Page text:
By: Jeff Cater
Developed by Grip Games is a new side-scrolling arena brawler by the name of Atomic Ninjas. First lesson taught is that you should have multiple people watching over big, red buttons at atomic power plants. Second lesson is that ninjas sparkled with radiation are pretty bad-ass, and they’re a pretty safe topic to make a game about, too.
As with most side-scrolling arena fighters, your left thumb will do all your legwork and your right thumb will fine tune your attacks. Now, seemingly clumsy at first, your character’s secondary ability is bound to L1 and the attacks are set to R1. It’s not immediately comfortable or familiar, as the face buttons go largely unused. It’s really the best layout to play the game effectively, however, only lifting your thumbs when absolutely necessary. It also helps out that all of the controls are immediately responsive, and that makes the learning curve a bit less treacherous.
Atomic Ninjas is highly stylized with a bright, almost Tron-like neon approach. While there aren’t many stages, they do have a variety of environments that all retain the neon-like visuals intended by the developers. Whether they’re glowing platforms flying through space or the magma furnaces near the Earth’s core, the stages look superb when combined with the chaos of ninja action, which is also well done.
Characters don’t have loads of animation sequences, but really they aren’t called for here. All of the ninjas are pudgy cubes that are fun to watch fly about on rockets or bound around the stage Crouching Tiger, Hidden Dragon style. Special effects are pretty solid, and the game runs at a consistent clip at all times. Combine that with everything else and it’s a nice visual treat whether you’re playing on a giant HD set or your Vita.
The soundtrack of the game is sadly pretty generic, but that’s usually the case with brawlers like this. It’s not about the music, maaaaan! Every other sound is effective and fun, full of explosions, guttural ninja yelps and the like. Most of the time the audio is moot anyway because you and your friends will be laughing and screaming at one another, which actually adds to the sound. If you make a lot of noise playing a game, I’m pretty sure that counts, too.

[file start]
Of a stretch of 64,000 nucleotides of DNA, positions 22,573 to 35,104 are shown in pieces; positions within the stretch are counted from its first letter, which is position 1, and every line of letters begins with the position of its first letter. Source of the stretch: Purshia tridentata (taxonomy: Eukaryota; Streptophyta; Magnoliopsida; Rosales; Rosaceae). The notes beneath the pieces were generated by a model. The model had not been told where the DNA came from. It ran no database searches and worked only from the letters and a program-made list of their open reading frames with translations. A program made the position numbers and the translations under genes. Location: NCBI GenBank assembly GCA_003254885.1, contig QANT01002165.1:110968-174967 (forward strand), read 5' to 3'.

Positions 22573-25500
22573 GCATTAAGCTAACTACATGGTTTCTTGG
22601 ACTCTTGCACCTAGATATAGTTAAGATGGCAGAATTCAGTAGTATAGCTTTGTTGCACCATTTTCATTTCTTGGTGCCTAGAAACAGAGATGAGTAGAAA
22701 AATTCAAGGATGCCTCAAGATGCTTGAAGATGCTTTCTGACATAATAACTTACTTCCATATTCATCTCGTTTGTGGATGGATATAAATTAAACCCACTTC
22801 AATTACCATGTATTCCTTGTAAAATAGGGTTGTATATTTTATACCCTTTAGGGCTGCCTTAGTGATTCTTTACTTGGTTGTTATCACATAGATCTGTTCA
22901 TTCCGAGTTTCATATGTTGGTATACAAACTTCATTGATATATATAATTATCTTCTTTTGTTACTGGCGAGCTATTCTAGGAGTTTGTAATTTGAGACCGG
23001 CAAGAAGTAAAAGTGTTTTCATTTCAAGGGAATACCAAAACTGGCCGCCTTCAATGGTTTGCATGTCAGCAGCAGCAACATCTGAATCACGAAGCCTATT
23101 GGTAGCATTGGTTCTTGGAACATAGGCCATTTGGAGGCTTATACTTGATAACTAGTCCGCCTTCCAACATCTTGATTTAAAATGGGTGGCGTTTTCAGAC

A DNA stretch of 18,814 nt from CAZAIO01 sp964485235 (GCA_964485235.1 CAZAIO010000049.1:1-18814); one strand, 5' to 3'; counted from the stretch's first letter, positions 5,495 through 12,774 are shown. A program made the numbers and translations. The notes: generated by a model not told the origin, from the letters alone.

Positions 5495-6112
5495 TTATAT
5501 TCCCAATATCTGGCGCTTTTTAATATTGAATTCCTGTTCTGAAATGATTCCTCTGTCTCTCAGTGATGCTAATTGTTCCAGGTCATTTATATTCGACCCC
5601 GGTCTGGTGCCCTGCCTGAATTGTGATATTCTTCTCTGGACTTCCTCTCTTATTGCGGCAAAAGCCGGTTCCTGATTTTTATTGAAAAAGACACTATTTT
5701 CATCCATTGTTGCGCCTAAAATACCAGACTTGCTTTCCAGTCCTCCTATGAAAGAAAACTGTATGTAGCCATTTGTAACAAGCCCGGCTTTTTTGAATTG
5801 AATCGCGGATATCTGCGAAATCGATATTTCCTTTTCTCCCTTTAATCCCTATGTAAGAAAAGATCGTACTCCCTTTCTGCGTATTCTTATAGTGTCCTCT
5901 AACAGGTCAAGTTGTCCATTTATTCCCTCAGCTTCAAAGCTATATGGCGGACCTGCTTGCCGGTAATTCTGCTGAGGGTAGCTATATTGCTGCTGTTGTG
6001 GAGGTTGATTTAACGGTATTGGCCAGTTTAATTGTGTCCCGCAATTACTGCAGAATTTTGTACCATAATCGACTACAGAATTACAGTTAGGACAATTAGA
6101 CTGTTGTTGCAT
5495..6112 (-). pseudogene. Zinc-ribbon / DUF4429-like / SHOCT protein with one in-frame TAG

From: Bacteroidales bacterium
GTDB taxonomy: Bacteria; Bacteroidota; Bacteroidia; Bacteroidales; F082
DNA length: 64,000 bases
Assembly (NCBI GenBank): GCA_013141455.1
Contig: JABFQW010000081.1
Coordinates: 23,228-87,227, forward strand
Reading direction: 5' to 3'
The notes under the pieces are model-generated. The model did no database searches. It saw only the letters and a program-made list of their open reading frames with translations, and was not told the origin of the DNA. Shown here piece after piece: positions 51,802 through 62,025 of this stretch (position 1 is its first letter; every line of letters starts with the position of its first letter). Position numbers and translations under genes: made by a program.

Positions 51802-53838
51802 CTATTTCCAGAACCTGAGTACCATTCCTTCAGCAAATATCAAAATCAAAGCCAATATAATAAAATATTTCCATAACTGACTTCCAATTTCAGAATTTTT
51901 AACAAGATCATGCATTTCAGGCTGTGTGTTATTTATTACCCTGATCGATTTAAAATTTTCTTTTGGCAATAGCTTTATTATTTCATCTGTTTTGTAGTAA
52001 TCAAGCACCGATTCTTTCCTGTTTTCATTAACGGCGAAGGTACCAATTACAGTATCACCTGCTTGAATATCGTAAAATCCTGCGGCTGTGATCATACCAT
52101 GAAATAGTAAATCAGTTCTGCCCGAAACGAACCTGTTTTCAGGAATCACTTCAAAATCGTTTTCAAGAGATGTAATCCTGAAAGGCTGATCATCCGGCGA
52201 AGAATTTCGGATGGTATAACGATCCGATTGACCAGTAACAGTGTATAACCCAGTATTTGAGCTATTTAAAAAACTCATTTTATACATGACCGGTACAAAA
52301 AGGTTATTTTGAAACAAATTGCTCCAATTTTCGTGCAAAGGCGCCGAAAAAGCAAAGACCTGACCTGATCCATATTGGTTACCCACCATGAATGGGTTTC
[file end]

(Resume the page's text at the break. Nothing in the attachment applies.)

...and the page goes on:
Atomic Ninjas is strictly a multiplayer affair. However, while there’s no single-player campaign you may play against bots (which are actual bots, not ninjas; it’s not really something you should try) if you’re not up to playing online or having friends over, but that’s when the game really shines.
Unfortunately, you’ll likely end up only playing it locally because it’s damn near impossible to find a full game or even assemble one. This seems to be a problem plaguing most arcade releases these days, and basing your game solely around multiplayer is a giant risk. Many haven’t made time for Atomic Ninjas yet, but as I said it’s at its best when you’ve got some buddies screaming at your TV set.
Once you all settle in and select a character, you may choose a combat style and special ability. There are three combat styles like shurikens, hand-to-hand, and a somewhat telekinetic force power, and six special defensive abilities to blend them with. These defensive skills are just methods of character movement, such as having a large rocket tied to your back to fly around or if you have a grappling hook to swing around edges and get the drop on foes.
It may take a bit to find a combo that will work out for you, but it’s there and the road to finding it is fun. Plus, the game offers several different competitive modes for flavor, but none truly out of the norm for any multiplayer games these days. You can also level up and unlock variants on currently available ninjas.
While Atomic Ninjas suffers from the same problem most smaller games do with a barren online community, that’s really the only thing it suffers from. It’s a fun, visually appealing beat ’em up romp that you and your friends can easily get into and blast a few hours away. Grip Games has a fine product, dragged down only by the bots and the non-existent online community, so if you frequently have friends over it’s a worthwhile purchase.